"Stellar eggs" found hatching near the galaxy's central black hole
Supermassive black holes create extremely turbulent environments at the centers of galaxies, and it’s long been presumed that this would disrupt star formation there. But now, astronomers have peered closer at the heart of the Milky Way and discovered several “stellar eggs” in the area – and they appear to be hatching.
Stars are born in dense clouds of dust and gas, when enough of the material gathers in clumps and eventually collapses under its gravity, igniting as a star. For that to happen, though, the space weather needs to be pretty calm and still – which of course are not words you’d use to describe the area around black holes. It’s thought that stars wouldn’t be able to form too close to the supermassive monsters that lurk at the centers of galaxies, since they’d whip the material around instead of letting it settle.
But perhaps that’s not always the case. A team of astronomers has used ALMA to examine the Milky Way’s Central Molecular Zone (CMZ), which extends about 1,000 light-years from the core of the galaxy where the supermassive black hole Sagittarius A* resides.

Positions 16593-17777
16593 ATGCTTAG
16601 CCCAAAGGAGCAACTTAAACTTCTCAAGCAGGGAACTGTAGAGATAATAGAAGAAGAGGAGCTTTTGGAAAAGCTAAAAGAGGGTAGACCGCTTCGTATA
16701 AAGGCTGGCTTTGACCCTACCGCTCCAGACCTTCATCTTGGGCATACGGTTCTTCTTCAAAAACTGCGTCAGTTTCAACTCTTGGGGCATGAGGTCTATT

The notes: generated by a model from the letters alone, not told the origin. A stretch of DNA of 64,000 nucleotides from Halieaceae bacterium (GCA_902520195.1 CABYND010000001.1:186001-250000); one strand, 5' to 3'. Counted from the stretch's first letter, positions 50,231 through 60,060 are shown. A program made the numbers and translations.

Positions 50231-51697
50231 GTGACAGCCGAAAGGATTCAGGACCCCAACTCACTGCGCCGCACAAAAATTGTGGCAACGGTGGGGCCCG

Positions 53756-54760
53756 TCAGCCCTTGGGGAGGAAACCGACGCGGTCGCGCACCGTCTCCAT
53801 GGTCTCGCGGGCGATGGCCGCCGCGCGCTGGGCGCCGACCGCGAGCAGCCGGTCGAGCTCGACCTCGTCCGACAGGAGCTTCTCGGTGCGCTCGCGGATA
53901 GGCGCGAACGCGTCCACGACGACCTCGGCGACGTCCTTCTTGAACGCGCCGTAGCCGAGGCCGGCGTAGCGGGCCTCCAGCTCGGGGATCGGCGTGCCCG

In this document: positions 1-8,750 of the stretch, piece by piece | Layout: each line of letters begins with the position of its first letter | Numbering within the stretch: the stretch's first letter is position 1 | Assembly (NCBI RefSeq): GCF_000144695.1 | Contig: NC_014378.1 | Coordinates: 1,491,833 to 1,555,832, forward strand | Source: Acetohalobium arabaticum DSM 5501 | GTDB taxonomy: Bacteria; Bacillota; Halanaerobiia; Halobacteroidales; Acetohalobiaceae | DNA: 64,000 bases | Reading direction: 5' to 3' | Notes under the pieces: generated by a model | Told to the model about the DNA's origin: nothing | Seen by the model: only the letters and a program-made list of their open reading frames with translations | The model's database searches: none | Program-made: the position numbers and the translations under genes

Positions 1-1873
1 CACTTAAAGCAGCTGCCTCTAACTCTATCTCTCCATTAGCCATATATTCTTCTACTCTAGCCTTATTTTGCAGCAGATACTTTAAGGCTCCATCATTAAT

To their surprise, the team discovered over 800 dense cores of dust and gas in the CMZ, which looked like stellar eggs where stars could begin to form. Whether or not these pockets actually are stable enough to produce stars was another question, though.
So the astronomers investigated further, using ALMA to look for energetic outflows of gas from these eggs, which are “unambiguous evidence” of ongoing star formation, the team says. And sure enough, in 43 of the cores, small, faint outflows were detected.
“It is like hearing babies’ cries in a place we expected to be barren,” says Xing Lu, an author of the study. “It is very difficult for babies to be born and grow up healthily in an environment that is too noisy and unstable. However, our observations prove that even in the strongly disturbed areas around the galactic center, baby stars still form.”
The team says that this small amount of star-forming clouds suggests that the CMZ is at the beginning of its star-forming phase.
“Although a large number of outflows might be still hidden in the regions, our results may suggest we are seeing the beginning of the next wave of active star formation,” says Lu.
This isn’t the first time we’ve found stars being born under “impossible” conditions – a few months ago astronomers reported evidence of star formation in a quasar, a galaxy with a far more active central black hole than our own. Altogether, it seems that star formation is a more stable process than we thought.
The research was published in the Astrophysical Journal.